It is a decision made to obtain financial aid and to prevent the island nation of Cyprus from going bankrupt.
Just three weeks into the job, and Nicos Anastasiades, the Cypriot president, is tackling the nation's debt crisis head-on, saying he had no choice but to force savers to forfeit up to 10 percent of their deposits to avoid a catastrophic banking collapse.
"It was something obviously unexpected, but we have to bear in mind that a series of unfortunate events took place ... and someone has to pay for them. There is no way to avoid the cost, there is no painless solution .... There is a cost attached to this crisis and we have to pay it."
- Demetris Georgiades, the financial editor for the Politis Newspaper
Cypriots themselves are furious and they have responded by trying to clear out their accounts.
People with savings of less than $130,000 will pay a one-off tax of 6.75 percent. Those with anything more in their accounts will forfeit 9.9 percent of their savings.
The Gross Domestic Product (GDP) was worth over $24bn in 2011 - and the proposed bailout is more than half that figure.
The levies would generate $7,5bn - with depositors being compensated with the equivalent amount of bank shares.
Cyprus is also facing pressure from the EU to tighten the regulation of its financial system. Under particular scrutiny is the flow of billions of dollars to and from Russia. Germany has been trying for months to clamp down on alleged money-laundering.
"It was not unexpected, we have seen that this has been entertained for weeks at least, and probably longer .... There is a case of certain big countries dictating what was happening ... I think what Germany and the other countries have not taken full account of possibly is the contagious effect of this ... I see it [Cyprus] as a domino which if it falls could cause other dominos to fall."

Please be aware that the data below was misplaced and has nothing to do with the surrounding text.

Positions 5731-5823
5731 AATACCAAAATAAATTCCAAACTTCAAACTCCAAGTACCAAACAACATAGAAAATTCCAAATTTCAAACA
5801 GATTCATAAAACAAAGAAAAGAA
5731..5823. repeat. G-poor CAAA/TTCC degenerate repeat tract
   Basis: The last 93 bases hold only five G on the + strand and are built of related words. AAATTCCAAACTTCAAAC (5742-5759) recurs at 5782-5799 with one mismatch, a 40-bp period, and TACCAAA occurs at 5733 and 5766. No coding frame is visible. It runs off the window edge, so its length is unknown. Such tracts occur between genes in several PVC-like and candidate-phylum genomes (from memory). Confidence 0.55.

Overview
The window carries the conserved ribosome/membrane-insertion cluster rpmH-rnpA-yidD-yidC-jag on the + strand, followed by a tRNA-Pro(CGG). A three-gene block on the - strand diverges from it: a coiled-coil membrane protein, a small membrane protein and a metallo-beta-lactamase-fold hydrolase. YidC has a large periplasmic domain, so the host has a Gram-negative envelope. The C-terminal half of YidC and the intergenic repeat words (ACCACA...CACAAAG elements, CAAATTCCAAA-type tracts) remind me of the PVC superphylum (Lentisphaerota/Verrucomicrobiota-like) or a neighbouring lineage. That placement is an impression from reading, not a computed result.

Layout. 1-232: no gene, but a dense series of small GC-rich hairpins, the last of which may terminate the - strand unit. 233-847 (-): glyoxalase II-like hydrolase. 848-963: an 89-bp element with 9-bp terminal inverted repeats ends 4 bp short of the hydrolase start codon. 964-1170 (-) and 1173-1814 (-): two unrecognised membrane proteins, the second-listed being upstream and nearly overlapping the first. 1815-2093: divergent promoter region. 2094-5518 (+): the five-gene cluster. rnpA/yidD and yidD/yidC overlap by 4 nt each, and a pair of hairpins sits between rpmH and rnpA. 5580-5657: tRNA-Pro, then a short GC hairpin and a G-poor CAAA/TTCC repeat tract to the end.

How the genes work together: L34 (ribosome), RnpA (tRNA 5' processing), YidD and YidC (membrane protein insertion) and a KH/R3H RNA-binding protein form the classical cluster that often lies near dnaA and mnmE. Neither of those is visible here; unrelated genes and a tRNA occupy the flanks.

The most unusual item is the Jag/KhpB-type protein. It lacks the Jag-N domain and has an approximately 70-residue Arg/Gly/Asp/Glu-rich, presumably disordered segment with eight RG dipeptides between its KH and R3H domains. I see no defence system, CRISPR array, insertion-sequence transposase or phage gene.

- Bernard Casey, an academic from the Hellenic Observatory at the London School of Economics.
More than $32bn of deposits in Cypriot banks are said to be controlled by Cyprus-based Russian companies. That accounts for one-third of total Cypriot banking deposits.
In 2011, Cyprus attracted almost $120bn of Russian investment. And that same year, almost $130bn flowed back to Russia.
That is five times more than the island's annual output - little of which is invested in the Cypriot economy.
But is it an effective way of getting at Russian investors? Should private savers foot the bill for Cyprus’ financial crisis? And what does it mean for other eurozone countries?
Joining presenter Jane Dutton on Inside Story are guests: Demetris Georgiades, the financial editor for the Politis newpaper; Fiona Mullen, an economist and political analyst; and Bernard Casey, an academic from the Hellenic Observatory at the London School of Economics.
"I think that it's a shame that they have hit the poorest as well as the wealthiest, but the alternative really is much worse .... Maybe after the initial shock of yesterday that's becoming the feeling now, which is why I think parliament probably will pass this tomorrow ... We found out this week that when you are a small eurozone member you are not really an equal member."
Fiona Mullen, an economist and political analyst